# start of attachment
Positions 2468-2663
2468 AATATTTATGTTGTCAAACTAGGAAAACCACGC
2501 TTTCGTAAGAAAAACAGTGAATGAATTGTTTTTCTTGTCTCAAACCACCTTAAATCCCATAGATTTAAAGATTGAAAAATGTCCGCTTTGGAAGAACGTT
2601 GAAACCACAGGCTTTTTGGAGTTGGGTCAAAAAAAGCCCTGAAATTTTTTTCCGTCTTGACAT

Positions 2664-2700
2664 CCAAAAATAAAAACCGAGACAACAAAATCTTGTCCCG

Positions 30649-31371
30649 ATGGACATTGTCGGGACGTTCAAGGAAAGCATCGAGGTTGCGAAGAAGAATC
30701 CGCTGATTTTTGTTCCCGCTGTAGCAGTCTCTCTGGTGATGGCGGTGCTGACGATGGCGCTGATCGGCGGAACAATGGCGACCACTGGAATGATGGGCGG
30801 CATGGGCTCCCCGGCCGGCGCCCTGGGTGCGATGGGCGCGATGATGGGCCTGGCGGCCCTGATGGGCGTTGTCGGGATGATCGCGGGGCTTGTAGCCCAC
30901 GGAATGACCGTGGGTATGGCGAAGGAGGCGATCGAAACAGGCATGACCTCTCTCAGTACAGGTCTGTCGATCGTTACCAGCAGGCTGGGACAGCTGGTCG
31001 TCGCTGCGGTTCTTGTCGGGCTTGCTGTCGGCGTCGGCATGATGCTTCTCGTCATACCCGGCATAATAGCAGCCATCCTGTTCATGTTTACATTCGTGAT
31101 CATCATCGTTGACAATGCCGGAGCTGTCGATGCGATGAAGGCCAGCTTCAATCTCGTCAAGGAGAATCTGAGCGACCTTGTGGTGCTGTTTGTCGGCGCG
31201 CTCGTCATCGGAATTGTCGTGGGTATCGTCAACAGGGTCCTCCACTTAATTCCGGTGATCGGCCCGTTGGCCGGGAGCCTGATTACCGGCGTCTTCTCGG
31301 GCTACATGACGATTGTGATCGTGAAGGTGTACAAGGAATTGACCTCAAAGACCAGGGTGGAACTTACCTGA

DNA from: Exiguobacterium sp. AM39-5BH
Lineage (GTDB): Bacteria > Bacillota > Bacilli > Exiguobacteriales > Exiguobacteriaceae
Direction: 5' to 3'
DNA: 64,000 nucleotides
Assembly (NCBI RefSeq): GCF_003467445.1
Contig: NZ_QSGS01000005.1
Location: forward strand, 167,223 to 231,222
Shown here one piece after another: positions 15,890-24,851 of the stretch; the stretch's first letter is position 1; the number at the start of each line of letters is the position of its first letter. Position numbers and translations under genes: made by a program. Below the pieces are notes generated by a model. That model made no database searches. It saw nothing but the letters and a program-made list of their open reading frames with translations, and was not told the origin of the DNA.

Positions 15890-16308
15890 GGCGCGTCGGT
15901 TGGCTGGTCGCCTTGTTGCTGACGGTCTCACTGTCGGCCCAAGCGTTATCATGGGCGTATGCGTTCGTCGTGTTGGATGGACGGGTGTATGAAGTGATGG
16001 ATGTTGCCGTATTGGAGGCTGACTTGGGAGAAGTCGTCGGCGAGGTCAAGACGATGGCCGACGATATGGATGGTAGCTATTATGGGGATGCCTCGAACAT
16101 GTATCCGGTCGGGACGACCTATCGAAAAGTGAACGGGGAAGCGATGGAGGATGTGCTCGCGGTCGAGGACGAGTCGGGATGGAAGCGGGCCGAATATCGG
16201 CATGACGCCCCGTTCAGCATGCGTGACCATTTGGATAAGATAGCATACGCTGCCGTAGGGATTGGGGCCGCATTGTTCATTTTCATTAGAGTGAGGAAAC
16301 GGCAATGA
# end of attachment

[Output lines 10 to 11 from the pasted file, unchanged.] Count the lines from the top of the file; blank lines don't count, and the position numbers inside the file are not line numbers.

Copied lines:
30801 CATGGGCTCCCCGGCCGGCGCCCTGGGTGCGATGGGCGCGATGATGGGCCTGGCGGCCCTGATGGGCGTTGTCGGGATGATCGCGGGGCTTGTAGCCCAC
30901 GGAATGACCGTGGGTATGGCGAAGGAGGCGATCGAAACAGGCATGACCTCTCTCAGTACAGGTCTGTCGATCGTTACCAGCAGGCTGGGACAGCTGGTCG